'Jabs' learns new instrument: The Gjallarhorn

'Jabs' learns new instrument: The Gjallarhorn

Published Aug. 17, 2012 8:52 p.m. ET

MINNEAPOLIS — For months, Jack Jablonski has been inspiring Minnesotans with his effervescent attitude and stunning recovery from a severed spinal cord due to a hit in a high school hockey game last December.

On Friday, Minnesota sports fans got to show their appreciation for "Jabs" with an ovation at the Vikings’ first preseason game. He was honored by the team and blew the traditional Gjallarhorn before kickoff against the Buffalo Bills.

Before each game, Minnesota has an honorary guest blow the horn, which, according to Norse mythology, signaled the arrival of the gods. Jablonski visited the Vikings in Mankato, Minn., on Wednesday during the team’s final training camp practice. He was invited to blow the Gjallarhorn by linebacker Chad Greenway.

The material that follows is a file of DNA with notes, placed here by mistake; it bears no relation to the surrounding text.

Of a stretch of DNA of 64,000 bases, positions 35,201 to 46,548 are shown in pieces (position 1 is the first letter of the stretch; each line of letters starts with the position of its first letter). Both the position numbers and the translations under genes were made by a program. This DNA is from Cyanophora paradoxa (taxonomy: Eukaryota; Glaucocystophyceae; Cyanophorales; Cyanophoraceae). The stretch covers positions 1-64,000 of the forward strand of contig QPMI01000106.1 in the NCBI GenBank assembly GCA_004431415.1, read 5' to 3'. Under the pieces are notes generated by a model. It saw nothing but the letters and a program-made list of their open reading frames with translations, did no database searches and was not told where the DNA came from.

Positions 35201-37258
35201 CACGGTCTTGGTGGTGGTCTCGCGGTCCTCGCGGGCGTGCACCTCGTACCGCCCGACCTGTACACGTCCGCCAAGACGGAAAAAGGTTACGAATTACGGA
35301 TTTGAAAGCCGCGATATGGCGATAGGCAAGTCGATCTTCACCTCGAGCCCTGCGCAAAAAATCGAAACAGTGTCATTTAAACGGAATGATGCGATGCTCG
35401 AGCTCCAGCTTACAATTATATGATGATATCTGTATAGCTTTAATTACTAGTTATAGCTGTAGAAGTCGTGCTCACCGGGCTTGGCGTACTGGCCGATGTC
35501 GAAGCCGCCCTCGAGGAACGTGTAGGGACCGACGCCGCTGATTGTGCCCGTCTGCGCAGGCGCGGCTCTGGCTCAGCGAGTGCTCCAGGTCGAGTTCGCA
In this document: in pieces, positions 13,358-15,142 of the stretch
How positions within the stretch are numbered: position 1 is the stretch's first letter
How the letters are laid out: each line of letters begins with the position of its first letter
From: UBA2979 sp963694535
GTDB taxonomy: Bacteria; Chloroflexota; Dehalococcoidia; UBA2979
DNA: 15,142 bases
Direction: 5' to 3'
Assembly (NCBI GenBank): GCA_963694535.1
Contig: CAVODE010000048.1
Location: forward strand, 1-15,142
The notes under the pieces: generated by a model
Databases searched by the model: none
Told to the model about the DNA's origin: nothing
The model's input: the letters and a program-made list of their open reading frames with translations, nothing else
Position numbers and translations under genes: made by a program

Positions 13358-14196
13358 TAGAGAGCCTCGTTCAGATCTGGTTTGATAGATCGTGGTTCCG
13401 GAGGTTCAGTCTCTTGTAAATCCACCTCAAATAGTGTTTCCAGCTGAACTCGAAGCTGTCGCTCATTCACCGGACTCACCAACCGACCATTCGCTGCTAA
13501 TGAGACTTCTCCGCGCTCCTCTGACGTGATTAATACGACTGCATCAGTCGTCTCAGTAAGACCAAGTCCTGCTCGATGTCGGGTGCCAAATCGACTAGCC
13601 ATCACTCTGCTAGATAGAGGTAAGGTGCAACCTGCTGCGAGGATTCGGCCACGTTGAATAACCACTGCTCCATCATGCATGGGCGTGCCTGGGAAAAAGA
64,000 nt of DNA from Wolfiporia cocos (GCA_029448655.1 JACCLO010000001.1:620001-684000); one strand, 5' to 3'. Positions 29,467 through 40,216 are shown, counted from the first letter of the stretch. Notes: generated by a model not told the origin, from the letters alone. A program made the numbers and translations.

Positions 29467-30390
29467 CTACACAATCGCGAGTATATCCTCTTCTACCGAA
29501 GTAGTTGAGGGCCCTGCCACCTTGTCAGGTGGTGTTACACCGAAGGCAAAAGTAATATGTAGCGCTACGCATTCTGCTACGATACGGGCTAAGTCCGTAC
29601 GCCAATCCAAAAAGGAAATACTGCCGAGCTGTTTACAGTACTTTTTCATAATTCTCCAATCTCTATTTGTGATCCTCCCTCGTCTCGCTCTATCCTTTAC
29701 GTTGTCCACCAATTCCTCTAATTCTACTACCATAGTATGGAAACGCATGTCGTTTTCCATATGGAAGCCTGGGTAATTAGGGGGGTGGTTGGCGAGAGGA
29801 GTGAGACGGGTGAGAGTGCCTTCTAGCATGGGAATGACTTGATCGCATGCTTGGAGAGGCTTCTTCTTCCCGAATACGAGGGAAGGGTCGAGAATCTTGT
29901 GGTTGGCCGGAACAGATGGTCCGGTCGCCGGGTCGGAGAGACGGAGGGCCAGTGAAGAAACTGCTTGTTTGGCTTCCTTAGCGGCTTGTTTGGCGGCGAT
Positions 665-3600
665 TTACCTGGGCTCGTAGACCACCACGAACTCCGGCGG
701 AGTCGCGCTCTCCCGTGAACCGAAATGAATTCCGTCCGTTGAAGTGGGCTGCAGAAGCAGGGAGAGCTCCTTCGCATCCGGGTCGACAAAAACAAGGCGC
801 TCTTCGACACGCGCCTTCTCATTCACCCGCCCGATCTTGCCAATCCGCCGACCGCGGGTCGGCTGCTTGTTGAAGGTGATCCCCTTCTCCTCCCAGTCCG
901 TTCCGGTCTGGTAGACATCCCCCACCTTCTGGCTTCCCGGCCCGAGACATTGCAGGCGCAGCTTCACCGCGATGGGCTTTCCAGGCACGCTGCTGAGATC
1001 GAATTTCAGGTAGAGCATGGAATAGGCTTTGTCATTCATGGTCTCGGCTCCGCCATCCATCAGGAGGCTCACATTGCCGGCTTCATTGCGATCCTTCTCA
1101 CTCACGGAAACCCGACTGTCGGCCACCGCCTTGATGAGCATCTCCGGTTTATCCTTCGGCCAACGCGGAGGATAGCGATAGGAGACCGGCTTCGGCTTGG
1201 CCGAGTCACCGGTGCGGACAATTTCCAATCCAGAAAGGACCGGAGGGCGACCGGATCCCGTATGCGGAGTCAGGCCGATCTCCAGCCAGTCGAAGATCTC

"Just blew the horn at the @VikingsFootball game. So cool. #Vikings #showyourhorns," Jablonksi wrote on his Twitter page (@Jabs_13) during the game.


Jablonski, 16, continues his miraculous recovery from the injury he suffered playing hockey as a sophomore at Benilde-St. Margaret’s High School. Jablonski was checked from behind and was paralyzed from the neck down.

Doctors told Jablonski he would never walk again, and his head was attached to a halo to prevent any movement in his neck.

He has since gained enough strength in his neck to have the halo removed and has regained function in his arms and hands. He can control his wheelchair unassisted. In late May, he moved his left leg and ankle as well as a finger on his left hand.

"The therapist said it and she acted like it was no big deal. I was like, 'Wait, say that one again,' " Jablonski told FOXSportsNorth.com last month. "I like (the doctors). But still, it's my goal to prove them wrong."

He goes through physical therapy five days a week, lasting about three hours each session.

Last week, Jablonski took his biggest step in proving doctors wrong: He crawled with the help of therapists during one of his rehab sessions.

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